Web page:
4th Cir. Gives Mixed Results in Fund Appeal

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By Cameron Finch

Jan. 8 — MICG Investment Management LLC's chief executive officer, convicted of defrauding investors out of millions of dollars, received mixed results in his appeal before the U.S. Court of Appeals for the Fourth Circuit Jan. 7 (United States v. Martinovich, 2016 BL 3228, 4th Cir., No. 13-4828, 1/7/16).

Judge Stephanie D. Thacker vacated Jeffery A. Martinovich's 11-year prison sentence and remanded for resentencing by a different judge. Thacker called the district court's treatment of sentencing guidelines as mandatory “procedurally unreasonable.”

The appeals court still upheld Martinovich's conviction. Although the district court judge's comments and interruptions throughout the trial “strayed too far from convention,” Martinovich couldn't show that the conduct prejudiced him, Thacker said.

The Fraud

According to court documents, Martinovich allegedly assigned unjustifiably high values to MICG Venture Strategies LLC hedge fund's assets in order to inflate management and incentive fees. Martinovich was also accused of distributing false and misleading account statements to investors, and making material misrepresentations and omissions in the private placement memoranda used to sell the assets (47 SLD, 3/10/11).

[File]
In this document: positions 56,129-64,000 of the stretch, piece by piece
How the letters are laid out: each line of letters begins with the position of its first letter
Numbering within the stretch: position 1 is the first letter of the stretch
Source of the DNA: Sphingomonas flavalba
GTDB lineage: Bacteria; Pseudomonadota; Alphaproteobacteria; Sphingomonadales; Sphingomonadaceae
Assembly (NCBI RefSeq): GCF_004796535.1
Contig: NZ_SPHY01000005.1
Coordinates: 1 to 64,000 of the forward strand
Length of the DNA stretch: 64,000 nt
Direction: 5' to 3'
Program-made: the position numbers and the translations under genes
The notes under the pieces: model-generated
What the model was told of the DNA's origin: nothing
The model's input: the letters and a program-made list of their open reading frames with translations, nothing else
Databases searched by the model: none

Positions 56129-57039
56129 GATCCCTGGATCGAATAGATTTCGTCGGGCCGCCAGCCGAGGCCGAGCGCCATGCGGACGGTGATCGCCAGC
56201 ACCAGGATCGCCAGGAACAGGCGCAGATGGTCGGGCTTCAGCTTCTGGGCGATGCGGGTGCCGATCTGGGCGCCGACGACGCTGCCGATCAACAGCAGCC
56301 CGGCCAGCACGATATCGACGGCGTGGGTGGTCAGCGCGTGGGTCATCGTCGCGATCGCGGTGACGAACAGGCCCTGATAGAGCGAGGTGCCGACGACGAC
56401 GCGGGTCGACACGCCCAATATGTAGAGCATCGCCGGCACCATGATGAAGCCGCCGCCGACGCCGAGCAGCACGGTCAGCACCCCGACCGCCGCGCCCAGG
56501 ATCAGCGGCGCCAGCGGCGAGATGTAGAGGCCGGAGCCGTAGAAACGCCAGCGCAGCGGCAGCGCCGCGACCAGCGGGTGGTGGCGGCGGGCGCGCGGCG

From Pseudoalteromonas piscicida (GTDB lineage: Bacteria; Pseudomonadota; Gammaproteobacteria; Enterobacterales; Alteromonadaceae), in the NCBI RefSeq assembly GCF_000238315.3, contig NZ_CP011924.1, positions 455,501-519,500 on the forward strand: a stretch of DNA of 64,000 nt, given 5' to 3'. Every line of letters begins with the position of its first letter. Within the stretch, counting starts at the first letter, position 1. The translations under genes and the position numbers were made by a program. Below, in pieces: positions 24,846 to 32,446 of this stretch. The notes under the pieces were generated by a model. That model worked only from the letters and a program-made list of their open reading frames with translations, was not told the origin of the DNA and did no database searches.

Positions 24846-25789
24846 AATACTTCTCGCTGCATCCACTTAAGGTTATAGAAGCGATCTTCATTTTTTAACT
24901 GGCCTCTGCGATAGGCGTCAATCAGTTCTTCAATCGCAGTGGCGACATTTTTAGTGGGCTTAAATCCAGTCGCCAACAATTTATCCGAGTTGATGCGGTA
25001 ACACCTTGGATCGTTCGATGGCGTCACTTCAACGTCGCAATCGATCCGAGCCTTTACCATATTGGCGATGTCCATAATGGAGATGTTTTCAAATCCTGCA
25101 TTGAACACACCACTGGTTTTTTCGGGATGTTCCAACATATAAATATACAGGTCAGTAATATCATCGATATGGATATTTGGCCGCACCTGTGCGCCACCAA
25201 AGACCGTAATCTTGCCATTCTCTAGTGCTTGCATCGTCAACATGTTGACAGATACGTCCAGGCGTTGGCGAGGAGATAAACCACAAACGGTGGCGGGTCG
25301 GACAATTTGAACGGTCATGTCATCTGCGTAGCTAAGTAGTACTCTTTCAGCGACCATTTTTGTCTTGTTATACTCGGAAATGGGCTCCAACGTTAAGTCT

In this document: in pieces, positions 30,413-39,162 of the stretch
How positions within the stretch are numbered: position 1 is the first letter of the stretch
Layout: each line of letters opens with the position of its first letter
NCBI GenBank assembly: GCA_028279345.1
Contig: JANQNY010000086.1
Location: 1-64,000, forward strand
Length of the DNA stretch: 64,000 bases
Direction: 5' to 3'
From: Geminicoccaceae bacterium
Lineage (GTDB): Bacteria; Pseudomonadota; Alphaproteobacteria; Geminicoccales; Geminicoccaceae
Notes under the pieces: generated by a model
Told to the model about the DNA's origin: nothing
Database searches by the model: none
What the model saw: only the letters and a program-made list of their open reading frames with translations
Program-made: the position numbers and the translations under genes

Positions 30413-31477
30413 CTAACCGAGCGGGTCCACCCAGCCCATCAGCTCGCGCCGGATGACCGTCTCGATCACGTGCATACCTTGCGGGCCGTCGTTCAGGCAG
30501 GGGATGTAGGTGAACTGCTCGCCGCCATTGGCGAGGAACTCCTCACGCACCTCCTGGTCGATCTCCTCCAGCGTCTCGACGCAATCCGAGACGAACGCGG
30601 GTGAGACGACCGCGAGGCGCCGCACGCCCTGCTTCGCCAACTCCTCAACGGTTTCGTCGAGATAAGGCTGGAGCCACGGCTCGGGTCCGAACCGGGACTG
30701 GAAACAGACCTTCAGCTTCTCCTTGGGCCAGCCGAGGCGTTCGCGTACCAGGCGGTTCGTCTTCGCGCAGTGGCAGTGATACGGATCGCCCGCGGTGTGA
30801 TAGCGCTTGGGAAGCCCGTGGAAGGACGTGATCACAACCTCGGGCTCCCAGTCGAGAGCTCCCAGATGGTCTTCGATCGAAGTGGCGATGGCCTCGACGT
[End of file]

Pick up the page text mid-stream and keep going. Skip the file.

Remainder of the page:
In 2013, a jury convicted Martinovich of one count of conspiracy to commit mail and wire fraud, four counts of wire fraud, five counts of mail fraud and seven counts of money-laundering.

The Appeal

Martinovich appealed his conviction and sentencing, arguing that the U.S. District Court for the Eastern District of Virginia “improperly interfered” with the proceeding by continuously interrupting and commenting throughout the trial. He also contended that the district court abused its discretion by treating the sentencing guidelines as mandatory.

The appeals court disagreed, holding that although the district court's actions throughout the trial were “imprudent and poorly conveyed,” they did not change the outcome of the trial. Nevertheless, it held that the district court's treatment of the sentencing guidelines as mandatory was a “significant procedural error.”

By Cameron Finch

To contact the reporter on this story: Cameron Finch in Washington at cfinch@bna.com.

To contact the editor responsible for this story: Rob Tricchinelli at rtricchinelli@bna.com.

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